Gen z can't use file structures

Gen Z are far enough away from the referent for our architectural metaphors –they have never used a filing cabinet and it is not an innate human skill – that technical tools are extremely difficult to use.

Q: Is there information behavior data that supports these anecdotes?


Chin, Monica. “File Not Found: A Generation That Grew up with Google Is Forcing Professors to Rethink Their Lesson Plans.” The Verge, 22 Sept. 2021,

[Catherine Garland] asked each student where they’d saved their project. Could they be on the desktop? Perhaps in the shared drive? But over and over, she was met with confusion. “What are you talking about?” multiple students inquired. Not only did they not know where their files were saved — they didn’t understand the question.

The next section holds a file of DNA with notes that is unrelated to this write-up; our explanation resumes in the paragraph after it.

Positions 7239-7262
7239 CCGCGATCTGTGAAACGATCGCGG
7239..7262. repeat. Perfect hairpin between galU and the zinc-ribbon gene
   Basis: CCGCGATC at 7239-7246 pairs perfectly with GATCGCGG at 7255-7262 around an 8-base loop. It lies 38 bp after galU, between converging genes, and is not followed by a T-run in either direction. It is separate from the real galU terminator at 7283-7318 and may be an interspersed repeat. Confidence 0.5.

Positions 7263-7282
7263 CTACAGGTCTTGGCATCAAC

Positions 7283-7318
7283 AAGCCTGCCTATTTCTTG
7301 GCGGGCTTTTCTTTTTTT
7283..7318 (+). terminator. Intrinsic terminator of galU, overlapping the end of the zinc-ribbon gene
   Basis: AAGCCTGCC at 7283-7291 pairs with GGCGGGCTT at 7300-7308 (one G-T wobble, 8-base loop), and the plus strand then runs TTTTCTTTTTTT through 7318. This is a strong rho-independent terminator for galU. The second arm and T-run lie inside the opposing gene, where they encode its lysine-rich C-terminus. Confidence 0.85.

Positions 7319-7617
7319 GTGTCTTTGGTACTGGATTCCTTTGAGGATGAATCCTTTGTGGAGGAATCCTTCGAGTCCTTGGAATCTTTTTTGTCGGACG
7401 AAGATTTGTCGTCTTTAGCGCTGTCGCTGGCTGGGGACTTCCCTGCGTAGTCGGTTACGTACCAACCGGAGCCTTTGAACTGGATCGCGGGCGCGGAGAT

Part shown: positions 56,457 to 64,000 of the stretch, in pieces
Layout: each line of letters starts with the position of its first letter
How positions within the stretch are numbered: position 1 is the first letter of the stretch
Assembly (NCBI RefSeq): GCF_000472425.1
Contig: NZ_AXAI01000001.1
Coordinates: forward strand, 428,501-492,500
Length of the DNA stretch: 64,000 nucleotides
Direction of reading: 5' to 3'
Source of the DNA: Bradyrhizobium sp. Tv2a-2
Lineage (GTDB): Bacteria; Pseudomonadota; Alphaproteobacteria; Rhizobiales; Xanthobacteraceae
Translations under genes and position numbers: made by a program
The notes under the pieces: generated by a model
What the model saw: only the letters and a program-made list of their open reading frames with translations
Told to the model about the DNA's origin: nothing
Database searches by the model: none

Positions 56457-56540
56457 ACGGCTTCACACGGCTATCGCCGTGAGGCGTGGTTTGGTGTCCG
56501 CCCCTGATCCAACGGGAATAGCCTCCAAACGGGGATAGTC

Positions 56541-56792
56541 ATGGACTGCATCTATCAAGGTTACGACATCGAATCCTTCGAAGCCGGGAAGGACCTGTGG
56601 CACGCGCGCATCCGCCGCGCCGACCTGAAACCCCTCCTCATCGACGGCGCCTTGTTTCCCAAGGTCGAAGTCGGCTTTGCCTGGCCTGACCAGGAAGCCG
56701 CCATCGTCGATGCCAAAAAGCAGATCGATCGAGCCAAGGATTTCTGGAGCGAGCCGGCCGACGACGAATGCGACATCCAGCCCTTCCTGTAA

Gradually, Garland came to the same realization that many of her fellow educators have reached in the past four years: the concept of file folders and directories, essential to previous generations’ understanding of computers, is gibberish to many modern students.

Plavchan now also spends a lot of time teaching his students about directory structure in his courses, along with other basics, like file extensions and terminal navigation. Guarín-Zapata begins his semesters with a similar tutorial. “I start with a little talk about a mental model of a computer, what a computer is,” he says. “We have memory; we have a hard drive; we have an interface; we have a file structure.”